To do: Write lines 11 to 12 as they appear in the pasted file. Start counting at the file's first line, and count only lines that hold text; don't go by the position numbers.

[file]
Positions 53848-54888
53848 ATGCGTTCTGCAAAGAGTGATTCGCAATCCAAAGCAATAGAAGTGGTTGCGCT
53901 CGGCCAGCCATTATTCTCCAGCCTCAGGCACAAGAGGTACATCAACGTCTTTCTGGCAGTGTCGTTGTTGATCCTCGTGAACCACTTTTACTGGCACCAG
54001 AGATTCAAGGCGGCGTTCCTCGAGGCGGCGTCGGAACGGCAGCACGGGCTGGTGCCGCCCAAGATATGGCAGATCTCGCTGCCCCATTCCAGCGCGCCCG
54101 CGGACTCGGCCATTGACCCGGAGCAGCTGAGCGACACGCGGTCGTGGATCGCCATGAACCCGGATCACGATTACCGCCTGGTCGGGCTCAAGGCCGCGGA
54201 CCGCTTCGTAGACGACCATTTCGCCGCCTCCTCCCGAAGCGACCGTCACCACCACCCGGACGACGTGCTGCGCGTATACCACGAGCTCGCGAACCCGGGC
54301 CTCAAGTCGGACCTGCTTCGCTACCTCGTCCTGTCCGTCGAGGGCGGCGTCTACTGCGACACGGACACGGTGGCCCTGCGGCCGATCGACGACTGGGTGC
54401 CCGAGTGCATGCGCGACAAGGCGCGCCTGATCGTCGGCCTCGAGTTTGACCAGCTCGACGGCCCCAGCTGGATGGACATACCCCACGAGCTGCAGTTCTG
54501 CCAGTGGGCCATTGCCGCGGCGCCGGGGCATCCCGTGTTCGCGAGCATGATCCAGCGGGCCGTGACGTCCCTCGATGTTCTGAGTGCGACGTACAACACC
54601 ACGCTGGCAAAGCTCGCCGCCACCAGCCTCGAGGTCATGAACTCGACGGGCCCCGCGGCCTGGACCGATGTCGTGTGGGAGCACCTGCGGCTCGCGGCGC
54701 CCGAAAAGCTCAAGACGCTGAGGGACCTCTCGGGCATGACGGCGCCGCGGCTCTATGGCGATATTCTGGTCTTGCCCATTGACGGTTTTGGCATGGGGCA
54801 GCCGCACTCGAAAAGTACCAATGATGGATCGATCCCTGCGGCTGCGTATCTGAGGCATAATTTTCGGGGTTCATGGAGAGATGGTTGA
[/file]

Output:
54701 CCGAAAAGCTCAAGACGCTGAGGGACCTCTCGGGCATGACGGCGCCGCGGCTCTATGGCGATATTCTGGTCTTGCCCATTGACGGTTTTGGCATGGGGCA
54801 GCCGCACTCGAAAAGTACCAATGATGGATCGATCCCTGCGGCTGCGTATCTGAGGCATAATTTTCGGGGTTCATGGAGAGATGGTTGA